According to DeLeo spokesman Seth Gitell, House staffers, the majority of whom earn between $34,000 and $42,000 annually, have not received a pay adjustment in more than four years. He notes the increases are only 2.16 percent of the overall House budget, and no additional money will be needed to fund them. Gitell said, "This cost-of-living adjustment is possible because the House has cut its payroll almost 10 percent since 2009 and the number of full-time employees has decreased from 546 to 460."
Speaker DeLeo added, "A lot of these folks are having difficulty that I hear from them and the reps paying their own bills now. So I consider it something we needed to do so they could continue to exist themselves."
Barbara Anderson, executive director of Citizens for Limited Taxation commented, "I'm sure some staffers deserve a raise, but did anyone notice that the state budget is in deficit and the federal crisis is going to make things worse?"
The exact numbers for Murray's hikes were not readily available. Murray spokesman David Falcone said, "The Senate President gave some of her staffers a 3 percent raise after performance evaluations. These staffers work very hard and many of them have gone several years without a pay increase."
The hikes come at a time when state revenues are not meeting expectations and there are whispers of possible mid-year budget cuts and tax hikes. Revelation of the hikes also coincided with the protests of a group of human service workers who were outside Patrick's office demanding he release $20 million in pay raises for some 29,000 human service workers. According to The Massachusetts Council of Human Service Providers, these workers make an average of $12 an hour and haven't received a pay raise in five years. The Council says the funds would increase salaries by about 2 percent -- an approximate increase for workers of about $13 per week or 33 cents per hour. "These low-paid workers serving people with disabilities, our elderly residents, veterans and homeless individuals feel the Patrick-Murray administration's action to indefinitely delay this promised 2 percent increase is heartless and lacks an appreciation for this workforce's daily sacrifices on behalf of all of us," said Council President Michael Weekes.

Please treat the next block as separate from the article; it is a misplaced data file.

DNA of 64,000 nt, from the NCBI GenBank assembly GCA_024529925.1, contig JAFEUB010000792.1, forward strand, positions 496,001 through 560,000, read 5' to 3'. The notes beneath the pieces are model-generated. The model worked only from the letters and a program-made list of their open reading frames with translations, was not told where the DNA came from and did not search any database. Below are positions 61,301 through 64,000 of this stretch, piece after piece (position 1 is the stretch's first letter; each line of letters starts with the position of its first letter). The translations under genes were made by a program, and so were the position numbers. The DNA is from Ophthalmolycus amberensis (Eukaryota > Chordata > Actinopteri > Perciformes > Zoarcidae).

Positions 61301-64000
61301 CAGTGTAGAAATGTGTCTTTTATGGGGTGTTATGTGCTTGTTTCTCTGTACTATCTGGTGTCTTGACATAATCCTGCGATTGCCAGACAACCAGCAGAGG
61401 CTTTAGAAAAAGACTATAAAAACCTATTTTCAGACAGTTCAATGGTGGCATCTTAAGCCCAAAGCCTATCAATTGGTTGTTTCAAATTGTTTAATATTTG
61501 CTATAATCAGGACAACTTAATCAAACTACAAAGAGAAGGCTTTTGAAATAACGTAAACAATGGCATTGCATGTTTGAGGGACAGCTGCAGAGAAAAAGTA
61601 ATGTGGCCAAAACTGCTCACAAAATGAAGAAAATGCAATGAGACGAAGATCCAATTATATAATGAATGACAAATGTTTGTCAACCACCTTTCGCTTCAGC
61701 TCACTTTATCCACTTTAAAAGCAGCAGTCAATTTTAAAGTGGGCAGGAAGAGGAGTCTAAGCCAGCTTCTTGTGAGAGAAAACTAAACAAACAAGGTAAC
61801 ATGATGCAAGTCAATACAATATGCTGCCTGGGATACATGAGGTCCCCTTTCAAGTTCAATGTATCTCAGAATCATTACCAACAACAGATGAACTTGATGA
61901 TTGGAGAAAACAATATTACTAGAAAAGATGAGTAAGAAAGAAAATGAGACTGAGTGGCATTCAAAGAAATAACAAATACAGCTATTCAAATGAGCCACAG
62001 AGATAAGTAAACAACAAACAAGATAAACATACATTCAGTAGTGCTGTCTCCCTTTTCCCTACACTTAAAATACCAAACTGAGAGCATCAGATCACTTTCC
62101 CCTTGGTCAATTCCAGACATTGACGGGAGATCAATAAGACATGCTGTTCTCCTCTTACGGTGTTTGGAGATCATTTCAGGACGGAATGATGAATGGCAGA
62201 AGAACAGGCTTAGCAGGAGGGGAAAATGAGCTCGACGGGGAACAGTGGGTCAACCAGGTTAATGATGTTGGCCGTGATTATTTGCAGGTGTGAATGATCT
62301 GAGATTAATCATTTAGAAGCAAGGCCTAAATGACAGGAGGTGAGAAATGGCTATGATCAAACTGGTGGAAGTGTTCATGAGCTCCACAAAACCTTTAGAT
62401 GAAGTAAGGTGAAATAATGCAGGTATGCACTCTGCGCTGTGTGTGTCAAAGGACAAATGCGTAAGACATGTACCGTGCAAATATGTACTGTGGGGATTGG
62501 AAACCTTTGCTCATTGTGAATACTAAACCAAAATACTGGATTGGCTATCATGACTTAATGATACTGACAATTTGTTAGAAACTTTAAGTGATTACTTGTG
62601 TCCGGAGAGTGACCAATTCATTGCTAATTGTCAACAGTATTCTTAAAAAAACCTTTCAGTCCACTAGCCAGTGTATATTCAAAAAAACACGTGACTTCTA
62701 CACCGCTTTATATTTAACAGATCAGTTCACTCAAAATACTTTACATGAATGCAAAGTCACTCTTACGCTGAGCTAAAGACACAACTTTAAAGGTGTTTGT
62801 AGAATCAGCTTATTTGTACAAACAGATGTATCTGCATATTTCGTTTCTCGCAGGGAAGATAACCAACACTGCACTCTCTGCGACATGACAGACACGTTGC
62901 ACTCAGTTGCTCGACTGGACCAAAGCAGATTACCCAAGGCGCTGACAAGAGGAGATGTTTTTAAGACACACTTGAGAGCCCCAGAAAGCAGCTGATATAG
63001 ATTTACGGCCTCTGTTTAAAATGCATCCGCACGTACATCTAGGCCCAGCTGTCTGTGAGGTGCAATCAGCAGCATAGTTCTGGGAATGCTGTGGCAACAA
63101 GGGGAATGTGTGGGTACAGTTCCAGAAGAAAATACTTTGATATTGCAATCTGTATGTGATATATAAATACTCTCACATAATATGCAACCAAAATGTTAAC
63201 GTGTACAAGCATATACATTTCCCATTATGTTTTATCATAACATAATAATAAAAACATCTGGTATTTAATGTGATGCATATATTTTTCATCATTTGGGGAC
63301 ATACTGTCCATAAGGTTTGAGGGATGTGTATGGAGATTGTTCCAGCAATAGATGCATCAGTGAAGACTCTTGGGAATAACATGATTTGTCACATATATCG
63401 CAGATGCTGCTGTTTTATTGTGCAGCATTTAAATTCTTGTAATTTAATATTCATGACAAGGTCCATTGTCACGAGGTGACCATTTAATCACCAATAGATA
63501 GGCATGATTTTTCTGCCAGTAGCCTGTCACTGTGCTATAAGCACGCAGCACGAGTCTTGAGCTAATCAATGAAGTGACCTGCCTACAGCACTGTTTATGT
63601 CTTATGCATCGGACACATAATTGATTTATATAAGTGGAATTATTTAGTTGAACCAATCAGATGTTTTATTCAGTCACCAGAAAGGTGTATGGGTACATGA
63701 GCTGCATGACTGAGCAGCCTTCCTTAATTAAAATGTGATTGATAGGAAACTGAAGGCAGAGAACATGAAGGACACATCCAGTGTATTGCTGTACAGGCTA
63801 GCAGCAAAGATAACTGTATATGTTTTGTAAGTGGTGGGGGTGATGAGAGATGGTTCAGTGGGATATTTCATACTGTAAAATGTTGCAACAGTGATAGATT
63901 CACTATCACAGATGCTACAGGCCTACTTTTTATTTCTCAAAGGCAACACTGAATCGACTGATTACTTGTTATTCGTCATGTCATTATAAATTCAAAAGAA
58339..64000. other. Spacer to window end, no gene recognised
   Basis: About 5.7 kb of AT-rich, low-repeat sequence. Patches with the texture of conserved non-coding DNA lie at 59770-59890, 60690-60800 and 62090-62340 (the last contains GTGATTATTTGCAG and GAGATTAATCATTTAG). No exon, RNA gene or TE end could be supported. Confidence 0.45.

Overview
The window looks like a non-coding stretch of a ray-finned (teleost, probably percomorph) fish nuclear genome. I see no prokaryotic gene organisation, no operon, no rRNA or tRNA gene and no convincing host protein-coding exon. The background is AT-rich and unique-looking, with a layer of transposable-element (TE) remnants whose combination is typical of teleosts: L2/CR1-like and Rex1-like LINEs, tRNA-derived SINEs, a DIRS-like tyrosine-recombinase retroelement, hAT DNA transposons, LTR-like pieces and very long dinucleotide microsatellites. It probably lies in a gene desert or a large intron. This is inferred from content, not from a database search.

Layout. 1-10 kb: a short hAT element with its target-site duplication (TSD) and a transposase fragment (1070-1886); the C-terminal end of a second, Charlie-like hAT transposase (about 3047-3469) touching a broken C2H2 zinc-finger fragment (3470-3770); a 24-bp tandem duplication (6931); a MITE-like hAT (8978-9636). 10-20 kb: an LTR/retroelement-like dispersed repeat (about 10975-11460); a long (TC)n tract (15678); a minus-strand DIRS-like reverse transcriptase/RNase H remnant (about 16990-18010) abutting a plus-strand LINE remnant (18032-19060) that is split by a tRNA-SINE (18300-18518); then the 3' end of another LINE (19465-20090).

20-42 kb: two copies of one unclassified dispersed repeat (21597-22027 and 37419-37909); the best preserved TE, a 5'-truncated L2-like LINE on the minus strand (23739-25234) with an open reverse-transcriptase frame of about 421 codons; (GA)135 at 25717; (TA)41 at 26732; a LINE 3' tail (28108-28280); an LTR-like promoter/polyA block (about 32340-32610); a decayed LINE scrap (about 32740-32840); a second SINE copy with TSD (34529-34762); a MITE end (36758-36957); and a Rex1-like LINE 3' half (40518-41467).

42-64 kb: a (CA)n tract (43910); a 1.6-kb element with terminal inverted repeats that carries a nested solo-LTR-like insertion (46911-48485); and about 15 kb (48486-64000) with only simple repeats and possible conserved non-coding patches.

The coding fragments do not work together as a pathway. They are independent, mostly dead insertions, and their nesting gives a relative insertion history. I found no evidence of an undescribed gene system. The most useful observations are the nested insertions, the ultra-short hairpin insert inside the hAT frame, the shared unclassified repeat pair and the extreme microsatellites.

The Patrick Administration refutes the charge that the governor has frozen the account. "We haven't frozen any salary reserve," Patrick said. "We have all kinds of steps we've taken in anticipation of potential budget cuts because revenue has slowed down but we haven't made any final decisions. I understand the sensitivity about those issues and the sensitivity of some of the folks who are here."
The governor does not have any control over the pay hikes given by DeLeo and Murray.
OFF TO A STUDY
Over the past few weeks, committees recommended that many bills be shipped off to a "study committee," where measures are never actually studied and are essentially defeated. NURSING HOME RESIDENTS (S 286): Requires nursing homes and assisted living facilities to conduct criminal background checks of all potential residents.
TAX DEDUCTION FOR HOME HEATING (H 2519): Allows qualified homeowners and renters to annually deduct on their tax return up to $1,000 of the cost of home heating oil, natural gas or propane deduction. The deductions would apply to single persons if earning less than $50,000 and joint filers earning less than $75,000.
DEDUCT STUDENT LOANS (H 2548): Allows taxpayers to annually deduct up to $1,000 in student loan principal payments. Current law allows taxpayers to deduct only the interest paid on the loan.